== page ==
KARACHI: If there is one thing I can tell you about technologists, it’s that we don’t like dead trees.
Printing stuff on paper is a waste; you need big presses, binders, ink, glue and lots of paper for every book printed. You amass dozens of these books, end up buying yourself a bookshelf to store them and end up carrying that weight with you for your whole life because you are attached to the pulpy flesh.
To make matters worse, these things don’t even have a search feature.
While those working on websites solve issues related to layouts, workflows and content management systems, the editorial team spends their time on style guides, punctuation, grammar and structure. Invariably, they are all word smiths who share a love for print.
I think it maybe because of the finality of the written word as evidenced by Holy Scriptures. Or a sense of romanticism that cannot be enraptured in love letters sent over Hotmail.
Or maybe it’s that the trade of a word smith comes with the rich heritage of the printing press which includes everything from typesetting to the study of ampersands.
Each volume of paper is carefully composed and compiled, each word in its rightful place.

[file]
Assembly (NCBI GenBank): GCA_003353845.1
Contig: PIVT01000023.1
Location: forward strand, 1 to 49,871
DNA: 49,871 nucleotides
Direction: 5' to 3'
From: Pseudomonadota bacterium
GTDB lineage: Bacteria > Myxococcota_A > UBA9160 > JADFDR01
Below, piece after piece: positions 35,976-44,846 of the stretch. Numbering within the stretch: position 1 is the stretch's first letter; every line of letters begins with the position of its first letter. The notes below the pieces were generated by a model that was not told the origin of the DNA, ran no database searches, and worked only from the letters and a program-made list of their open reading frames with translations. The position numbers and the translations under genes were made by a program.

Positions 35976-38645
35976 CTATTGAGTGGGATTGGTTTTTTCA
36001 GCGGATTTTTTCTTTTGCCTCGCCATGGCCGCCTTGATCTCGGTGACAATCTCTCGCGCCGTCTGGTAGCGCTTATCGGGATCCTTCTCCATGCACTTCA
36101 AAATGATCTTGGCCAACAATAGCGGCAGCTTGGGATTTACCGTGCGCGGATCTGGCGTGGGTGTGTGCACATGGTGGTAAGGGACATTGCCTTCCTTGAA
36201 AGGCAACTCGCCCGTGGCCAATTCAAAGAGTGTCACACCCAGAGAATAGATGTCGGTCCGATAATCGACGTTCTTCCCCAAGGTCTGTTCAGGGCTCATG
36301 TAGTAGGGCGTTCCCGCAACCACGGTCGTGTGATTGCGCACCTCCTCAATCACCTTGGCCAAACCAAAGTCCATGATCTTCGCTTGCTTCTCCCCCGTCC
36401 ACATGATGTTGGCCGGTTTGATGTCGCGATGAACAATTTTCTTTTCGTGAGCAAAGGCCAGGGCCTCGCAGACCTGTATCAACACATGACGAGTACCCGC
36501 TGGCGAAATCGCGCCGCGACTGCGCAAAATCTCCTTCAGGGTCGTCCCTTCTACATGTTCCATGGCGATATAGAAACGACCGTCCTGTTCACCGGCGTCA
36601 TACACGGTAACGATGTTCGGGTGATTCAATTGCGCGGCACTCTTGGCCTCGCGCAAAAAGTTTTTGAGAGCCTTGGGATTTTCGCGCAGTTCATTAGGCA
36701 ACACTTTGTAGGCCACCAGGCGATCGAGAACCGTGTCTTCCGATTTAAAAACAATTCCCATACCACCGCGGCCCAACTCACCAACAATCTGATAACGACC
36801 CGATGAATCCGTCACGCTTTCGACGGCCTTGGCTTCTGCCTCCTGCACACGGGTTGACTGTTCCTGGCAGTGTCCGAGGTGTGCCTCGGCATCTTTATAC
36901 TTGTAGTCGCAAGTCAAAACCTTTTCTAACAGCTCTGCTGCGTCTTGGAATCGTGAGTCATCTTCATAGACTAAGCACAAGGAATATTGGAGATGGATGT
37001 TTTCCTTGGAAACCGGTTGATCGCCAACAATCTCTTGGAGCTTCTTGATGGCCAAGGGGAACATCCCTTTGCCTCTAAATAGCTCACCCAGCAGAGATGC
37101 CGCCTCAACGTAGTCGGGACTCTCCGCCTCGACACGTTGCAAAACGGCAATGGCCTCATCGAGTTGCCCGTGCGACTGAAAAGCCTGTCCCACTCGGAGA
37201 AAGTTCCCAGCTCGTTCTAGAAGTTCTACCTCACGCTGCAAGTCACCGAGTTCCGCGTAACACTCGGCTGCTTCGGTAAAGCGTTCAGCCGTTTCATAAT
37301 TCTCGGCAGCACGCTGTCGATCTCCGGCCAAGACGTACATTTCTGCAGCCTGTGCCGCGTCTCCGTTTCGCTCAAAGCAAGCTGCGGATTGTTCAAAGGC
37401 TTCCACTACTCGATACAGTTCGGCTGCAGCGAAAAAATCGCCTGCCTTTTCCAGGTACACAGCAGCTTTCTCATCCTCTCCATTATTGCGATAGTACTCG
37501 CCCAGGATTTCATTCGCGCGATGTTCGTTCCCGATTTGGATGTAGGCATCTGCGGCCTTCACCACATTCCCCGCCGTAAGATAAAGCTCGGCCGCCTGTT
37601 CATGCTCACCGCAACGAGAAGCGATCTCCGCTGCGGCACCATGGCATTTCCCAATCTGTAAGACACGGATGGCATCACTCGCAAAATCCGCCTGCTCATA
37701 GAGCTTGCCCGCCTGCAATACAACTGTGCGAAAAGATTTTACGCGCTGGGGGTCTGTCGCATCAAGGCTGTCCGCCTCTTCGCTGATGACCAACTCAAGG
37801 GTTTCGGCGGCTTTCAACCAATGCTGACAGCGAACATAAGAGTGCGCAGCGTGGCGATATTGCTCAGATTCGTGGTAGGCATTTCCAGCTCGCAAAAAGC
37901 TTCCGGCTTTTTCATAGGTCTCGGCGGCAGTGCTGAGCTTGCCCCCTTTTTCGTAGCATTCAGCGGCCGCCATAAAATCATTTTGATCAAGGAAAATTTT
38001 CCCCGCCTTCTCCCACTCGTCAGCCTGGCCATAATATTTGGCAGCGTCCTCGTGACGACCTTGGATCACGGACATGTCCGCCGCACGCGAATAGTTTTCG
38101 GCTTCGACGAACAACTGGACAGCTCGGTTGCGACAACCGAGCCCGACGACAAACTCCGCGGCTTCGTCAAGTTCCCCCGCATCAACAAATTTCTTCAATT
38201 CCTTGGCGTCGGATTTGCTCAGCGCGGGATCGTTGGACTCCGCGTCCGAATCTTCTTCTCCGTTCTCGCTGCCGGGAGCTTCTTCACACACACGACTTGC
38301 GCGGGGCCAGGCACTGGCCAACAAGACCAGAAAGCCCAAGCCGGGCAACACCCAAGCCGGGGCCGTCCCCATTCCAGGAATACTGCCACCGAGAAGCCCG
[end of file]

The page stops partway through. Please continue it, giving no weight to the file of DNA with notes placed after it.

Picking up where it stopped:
The paper itself is pliable and portable-enough to sustain the man who carries them by the dozens and hawks them at every street corner.
It even provides a sense of callous mockery when yesterday’s news holds your fast food.
Despite this, inevitability looms. Telecoms have all but saturated the mobile phone market to the point where even beggars have two numbers to benefit from cheaper same-network calls.
Their insatiable appetites have shifted to broadband internet which is enjoying lower prices for consumers while providing the same recurring, monthly-subscription revenues for telecoms.
And the new generation of smart phones with fully-featured Internet browsers bring breaking news to people without having to follow a truck route to their houses.